Anti-freeze is another harmful chemical that the anti-vaccinators will frequently tell you are contained within all vaccines. While this isn’t completely untrue, it’s not totally true either. It is more the subject of a poor understanding of chemistry. Anti-freeze is primarily methanol, which is in the chemical family of alcohols. However, methanol is completely harmless to humans in small amounts. Anti-freeze, though, is very poisonous in nearly any dosage. That’s due to the active ingredient, the freezing-point depressor ethylene-glycol. While methanol is certainly found in vaccines due to its sterile properties, ethylene-glycol certainly isn’t (Brown, M.D., Baby 411: Clear Answers & Smart Advice about Your Baby’s Shots).

The modern evolution of the anti-vaccination movement started in earnest with Dr. Andrew Wakefield in 1998. He published a study in The Lancet Medical Journal in which he claimed to have found a link between the Measles, Mumps, and Rubella (MMR) vaccine and Autism Spectrum Disorders, or ASD. The initial report sent shock waves through the medical community. However, four years later the results of his research were unable to be reproduced by any other medical team and speculation arose. Finally, in 2004, Brian Deer, an investigative journalist for The Sunday Times in London published his findings. In the course of his research into Dr. Wakefield’s study he found multiple conflicts of interest (Deer, Brian, The Sunday Times). His article prompted a lengthy investigation by the General Medical Council (GMC), England’s medical ethics and licensing board.

During the course of their investigation, they found Andrew Wakefield to be guilty of serious professional misconduct and stripped him of his medical license, and had his home stricken from the Medical Register. The GMC found that he had accepted money from a private contingent of lawyers, the Legal Aid Board (LAB), who were engaging in a class action lawsuit against a vaccine production company. Wakefield was paid $84,160.00 (converted from Pounds Sterling) for his research, and it was concluded that over half of the money went directly to Mr. Wakefield instead of into the study. He was also found to be guilty of tampering with 5 of the patients, even though he had a strict no contact rule with all patient test subjects (General Medical Council, Fitness to Practice Council, 1-7). As far as a link between autism and the MMR vaccine, doctors have dismissed it as a classic case of correlation not being equal to causation. Most children are diagnosed with ASD shortly after they are vaccinated, but that’s only because nearly all children are vaccinated, and the age at which vaccinations take place are the same age at which ASD starts to show its symptoms, but there is no direct correlation between the two.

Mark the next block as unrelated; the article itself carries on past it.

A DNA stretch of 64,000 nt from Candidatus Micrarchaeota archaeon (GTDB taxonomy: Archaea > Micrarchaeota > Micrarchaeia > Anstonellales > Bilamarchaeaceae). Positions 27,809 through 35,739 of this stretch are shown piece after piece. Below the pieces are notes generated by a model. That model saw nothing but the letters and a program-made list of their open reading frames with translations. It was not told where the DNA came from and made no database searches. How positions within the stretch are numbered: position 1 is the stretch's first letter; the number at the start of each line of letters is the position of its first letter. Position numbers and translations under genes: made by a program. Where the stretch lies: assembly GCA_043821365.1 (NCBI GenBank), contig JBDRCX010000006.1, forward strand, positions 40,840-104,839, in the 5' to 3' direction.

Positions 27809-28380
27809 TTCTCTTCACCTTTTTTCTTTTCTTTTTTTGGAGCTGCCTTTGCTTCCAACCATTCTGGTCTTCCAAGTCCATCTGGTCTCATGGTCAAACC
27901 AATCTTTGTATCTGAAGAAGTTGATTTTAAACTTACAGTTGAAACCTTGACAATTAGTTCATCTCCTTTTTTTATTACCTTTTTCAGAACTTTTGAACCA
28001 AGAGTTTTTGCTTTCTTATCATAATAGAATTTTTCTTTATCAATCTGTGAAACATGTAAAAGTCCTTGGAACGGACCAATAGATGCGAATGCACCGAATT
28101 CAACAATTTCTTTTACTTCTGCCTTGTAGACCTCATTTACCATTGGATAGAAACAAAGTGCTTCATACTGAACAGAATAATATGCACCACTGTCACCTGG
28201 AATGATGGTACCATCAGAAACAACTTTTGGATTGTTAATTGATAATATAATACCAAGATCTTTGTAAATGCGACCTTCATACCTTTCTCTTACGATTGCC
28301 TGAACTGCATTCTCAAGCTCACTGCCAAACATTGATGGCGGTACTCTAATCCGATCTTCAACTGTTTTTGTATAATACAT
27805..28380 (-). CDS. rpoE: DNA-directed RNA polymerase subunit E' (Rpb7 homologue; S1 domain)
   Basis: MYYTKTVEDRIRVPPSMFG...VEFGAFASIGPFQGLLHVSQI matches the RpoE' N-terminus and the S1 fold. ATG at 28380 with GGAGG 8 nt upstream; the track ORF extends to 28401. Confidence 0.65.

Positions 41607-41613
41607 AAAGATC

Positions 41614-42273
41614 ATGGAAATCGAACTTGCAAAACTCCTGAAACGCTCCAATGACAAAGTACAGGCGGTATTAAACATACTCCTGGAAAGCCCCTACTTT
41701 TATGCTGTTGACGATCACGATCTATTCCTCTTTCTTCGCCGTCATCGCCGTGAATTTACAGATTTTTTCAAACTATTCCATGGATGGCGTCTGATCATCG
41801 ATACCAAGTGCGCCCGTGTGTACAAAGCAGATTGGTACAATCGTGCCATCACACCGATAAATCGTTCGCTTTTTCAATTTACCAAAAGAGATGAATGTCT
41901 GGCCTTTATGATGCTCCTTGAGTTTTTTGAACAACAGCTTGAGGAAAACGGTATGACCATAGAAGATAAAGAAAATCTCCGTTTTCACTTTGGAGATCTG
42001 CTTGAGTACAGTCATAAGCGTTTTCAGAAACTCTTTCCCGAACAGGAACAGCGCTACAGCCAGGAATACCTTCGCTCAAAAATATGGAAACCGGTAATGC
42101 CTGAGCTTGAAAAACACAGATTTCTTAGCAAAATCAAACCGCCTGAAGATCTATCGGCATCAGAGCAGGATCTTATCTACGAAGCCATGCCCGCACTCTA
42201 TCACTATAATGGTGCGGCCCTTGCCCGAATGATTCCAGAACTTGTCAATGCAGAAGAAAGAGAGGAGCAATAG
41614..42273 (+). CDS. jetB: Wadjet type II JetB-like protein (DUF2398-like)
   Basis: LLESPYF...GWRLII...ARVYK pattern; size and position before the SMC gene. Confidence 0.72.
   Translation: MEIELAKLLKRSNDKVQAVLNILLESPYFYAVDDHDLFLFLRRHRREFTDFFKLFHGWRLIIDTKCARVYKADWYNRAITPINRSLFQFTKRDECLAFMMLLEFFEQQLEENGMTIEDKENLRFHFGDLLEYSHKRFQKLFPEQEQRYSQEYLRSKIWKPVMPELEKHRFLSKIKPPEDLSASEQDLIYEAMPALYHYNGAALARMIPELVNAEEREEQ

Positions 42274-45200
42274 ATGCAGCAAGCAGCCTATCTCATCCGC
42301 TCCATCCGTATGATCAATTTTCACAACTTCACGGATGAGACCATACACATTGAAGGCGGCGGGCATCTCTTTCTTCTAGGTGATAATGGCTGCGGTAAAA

Even though the evidence all points to the contrary, and the research and testing have proven vaccinations to be both safe and effective, vaccination denial is still a prevalent health issue. The Centers for Disease Control and Prevention (CDC) releases a weekly report, the Morbidity and Mortality Weekly. Report that shows all cases of infectious and communicable diseases reported in the United States. The data shows a clear spike of vaccine preventable illnesses, such as Measles, Diphtheria, Rubella, and Smallpox in geographical areas that have higher concentration of anti-vaccination advocates (Centers for Disease Control, Morbidity and Mortality Weekly Report, report data for April 2014).

The danger isn’t just for those who choose not to get vaccinated or choose not to get their children vaccinated. Vaccinations are so effective because of “herd immunity”. There are people who are incapable of getting vaccinated, either due to allergies or to rare medical conditions. They rely on the people around them to be properly vaccinated, thus eliminating a host for the virus. As rates of vaccination decline, the herd becomes smaller, and viruses and diseases will be able to find hosts easier, not only contaminating those foolish enough not to get vaccinated, but also those who are just unable to get vaccinated.


This is a dangerous and very real health concern. The CDC has (unofficially) referred to celebrities such as Jenny McCarthy and Bill Maher, who are staunch opponents of vaccinations, as public health threats. The data is clear, vaccinations are safe, and there is absolutely no link between vaccinations and autism. The media has leaned heavily on scare tactics to boost ratings, reporting that vaccinations are potentially dangerous and encouraging people to seek homeopathic or natural remedies instead of synthesized ones. It is our duty as a people to educate and be educated on such matters that concern our public health with such tremendous force.